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Obtain The Time Configure Domain Time Server as a PTP Master
Domain Time II Server
Version 5.2

Please review the Planning and Recommended Configurations pages before proceeding.

In order to use Domain Time as a PTP Master, you must make the following configuration choices on the Obtain the Time property page on the Domain Time applet:

  1. Choose the Set this machine's clock by querying a list of servers radio-button.

  2. You may configure Domain Time Server as either the primary Grandmaster clock (using the Default, Enterprise, or Telecom profile), or as a backup master (using the Default or Enterprise profile).

    If this machine will be the primary Grandmaster on the network:

    1. Configure Domain Time Server to get its time from at least one (preferably three or more) trusted external time sources using either the DT2 or NTP time protocols. Note: You cannot configure Domain Time Server to obtain the time via PTP from a different master and also simultaneously serve the time using PTP (i.e. act as a boundary clock).

      By default, Domain Time Server will not act as a PTP Master unless it is correctly setting its own time from external sources. If you are on a closed network with no access to external time sources (or you have an internal clock card that sets the internal system clock time), you may set Domain Time Server to use the internal Windows clock as its source. To do this:

      1. Uncheck the Refuse to serve time until this machine's clock has been set checkbox.
      2. Uncheck or remove all listed time sources from the Time Sources list box

      Note: On versions, prior to 5.2.b.20200930, per the IEEE 1588 2008 RFC's the Priority 1, Priority 2, and clock accuracy are automatically set to minimum values (regardless of how you have them configured), which may prevent the server from winning the Best Master Clock election. To workaround this limitation on older versions, uncheck all time sources in the list box, then Add a new NTP time source using localhost as the host name. That way, Domain Time Server will look at itself to get the time when it starts. The PTP Server will then use the local clock as its source, but serve time using PTP with the Priority 1, Priority 2, and Clock Accuracy settings as you've configured them.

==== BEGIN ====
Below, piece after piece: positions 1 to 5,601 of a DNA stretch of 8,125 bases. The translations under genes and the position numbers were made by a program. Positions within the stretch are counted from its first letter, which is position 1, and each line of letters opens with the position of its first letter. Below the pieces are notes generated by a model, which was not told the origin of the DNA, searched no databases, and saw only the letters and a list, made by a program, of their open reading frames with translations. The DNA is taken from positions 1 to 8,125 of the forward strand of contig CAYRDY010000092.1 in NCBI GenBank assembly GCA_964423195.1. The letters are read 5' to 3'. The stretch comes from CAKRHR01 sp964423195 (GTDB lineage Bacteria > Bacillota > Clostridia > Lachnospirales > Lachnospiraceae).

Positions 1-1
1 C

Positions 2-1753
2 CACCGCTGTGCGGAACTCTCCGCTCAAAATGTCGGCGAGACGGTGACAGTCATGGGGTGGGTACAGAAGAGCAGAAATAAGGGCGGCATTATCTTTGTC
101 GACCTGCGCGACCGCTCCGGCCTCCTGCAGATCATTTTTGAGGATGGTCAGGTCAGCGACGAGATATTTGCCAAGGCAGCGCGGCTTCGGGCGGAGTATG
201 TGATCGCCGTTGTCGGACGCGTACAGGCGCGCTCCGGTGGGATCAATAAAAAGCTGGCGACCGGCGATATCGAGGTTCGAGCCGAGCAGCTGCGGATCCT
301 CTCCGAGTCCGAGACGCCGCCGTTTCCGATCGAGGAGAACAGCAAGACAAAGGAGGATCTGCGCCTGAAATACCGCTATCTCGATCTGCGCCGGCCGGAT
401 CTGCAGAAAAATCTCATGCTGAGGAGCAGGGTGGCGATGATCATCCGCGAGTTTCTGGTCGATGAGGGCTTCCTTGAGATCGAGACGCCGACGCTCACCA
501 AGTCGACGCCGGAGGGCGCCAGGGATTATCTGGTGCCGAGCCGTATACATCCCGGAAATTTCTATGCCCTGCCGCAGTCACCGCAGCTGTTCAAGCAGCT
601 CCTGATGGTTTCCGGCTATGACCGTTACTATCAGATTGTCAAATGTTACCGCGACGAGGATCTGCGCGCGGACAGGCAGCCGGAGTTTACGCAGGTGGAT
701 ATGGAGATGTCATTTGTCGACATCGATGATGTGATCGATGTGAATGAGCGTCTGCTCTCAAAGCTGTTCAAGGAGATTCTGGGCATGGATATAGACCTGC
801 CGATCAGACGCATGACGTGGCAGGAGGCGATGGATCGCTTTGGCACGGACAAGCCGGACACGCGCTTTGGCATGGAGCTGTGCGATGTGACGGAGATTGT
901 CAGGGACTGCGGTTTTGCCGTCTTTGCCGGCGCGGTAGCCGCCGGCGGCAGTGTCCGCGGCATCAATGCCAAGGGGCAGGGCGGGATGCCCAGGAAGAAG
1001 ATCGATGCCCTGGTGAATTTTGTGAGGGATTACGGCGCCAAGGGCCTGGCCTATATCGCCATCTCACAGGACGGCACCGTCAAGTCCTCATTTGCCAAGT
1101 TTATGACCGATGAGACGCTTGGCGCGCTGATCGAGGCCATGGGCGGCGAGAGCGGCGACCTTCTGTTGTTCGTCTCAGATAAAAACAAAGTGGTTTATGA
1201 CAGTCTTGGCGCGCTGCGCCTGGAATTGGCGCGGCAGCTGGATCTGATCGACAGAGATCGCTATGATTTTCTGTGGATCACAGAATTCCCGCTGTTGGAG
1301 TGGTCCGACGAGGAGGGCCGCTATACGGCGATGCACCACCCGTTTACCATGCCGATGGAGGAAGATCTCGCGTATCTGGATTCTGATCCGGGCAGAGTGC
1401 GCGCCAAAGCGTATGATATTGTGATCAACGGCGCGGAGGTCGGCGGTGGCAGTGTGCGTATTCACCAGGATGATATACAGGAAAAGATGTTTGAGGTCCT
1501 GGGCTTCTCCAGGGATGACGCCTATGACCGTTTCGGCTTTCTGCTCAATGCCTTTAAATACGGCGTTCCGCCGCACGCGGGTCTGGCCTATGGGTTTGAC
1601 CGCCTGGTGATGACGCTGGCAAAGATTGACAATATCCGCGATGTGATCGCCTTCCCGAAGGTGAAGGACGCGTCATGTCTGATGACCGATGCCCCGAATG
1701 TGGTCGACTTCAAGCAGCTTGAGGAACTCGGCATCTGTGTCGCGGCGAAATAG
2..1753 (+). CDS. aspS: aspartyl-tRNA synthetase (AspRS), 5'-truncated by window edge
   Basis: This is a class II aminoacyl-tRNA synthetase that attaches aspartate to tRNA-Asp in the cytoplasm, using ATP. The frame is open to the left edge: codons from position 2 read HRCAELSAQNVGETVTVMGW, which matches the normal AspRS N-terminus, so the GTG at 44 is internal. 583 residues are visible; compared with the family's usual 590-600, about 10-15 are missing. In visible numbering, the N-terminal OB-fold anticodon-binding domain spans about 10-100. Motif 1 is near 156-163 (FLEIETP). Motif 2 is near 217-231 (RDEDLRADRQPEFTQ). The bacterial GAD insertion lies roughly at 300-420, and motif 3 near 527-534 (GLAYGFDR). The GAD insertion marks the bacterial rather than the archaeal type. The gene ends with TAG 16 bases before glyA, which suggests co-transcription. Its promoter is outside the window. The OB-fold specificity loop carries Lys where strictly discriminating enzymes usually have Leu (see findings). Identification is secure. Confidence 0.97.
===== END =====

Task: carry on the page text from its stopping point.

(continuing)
On version 5.2.b.202020930 and later, PTP configuration settings are always honored, so we recommend you upgrade if possible.

      See the Obtain the Time property page for more info on configuring time sources.

    2. Check the Analyze time samples and choose the best, or average equally good samples checkbox. This ensures Domain Time Server will select the most accurate time from among your listed sources.

    3. On the Timings property page, set both the Check Interval when able to get and correct the time and Check Interval when getting the fails settings to use the same fixed period, i.e. every 1 minute.

    4. On the Domain Role property page, uncheck both the Enable cascade signals and Enable Advisory signals checkboxes. If you have other Domain Time Servers, you may consider disabling these settings on those machines as well. These signals help Domain Time machines running NTP or DT2 protocols to converge more quickly across your domain, but the extra sync triggers can cause problems for Domain Time PTP slaves by shortening their sample collection period unexpectedly.

    5. If this machine will be a backup master using the Default or Enterprise profiles, also configure the machine to be a PTP slave as described above. Telecom profile masters cannot be configured as backup slaves.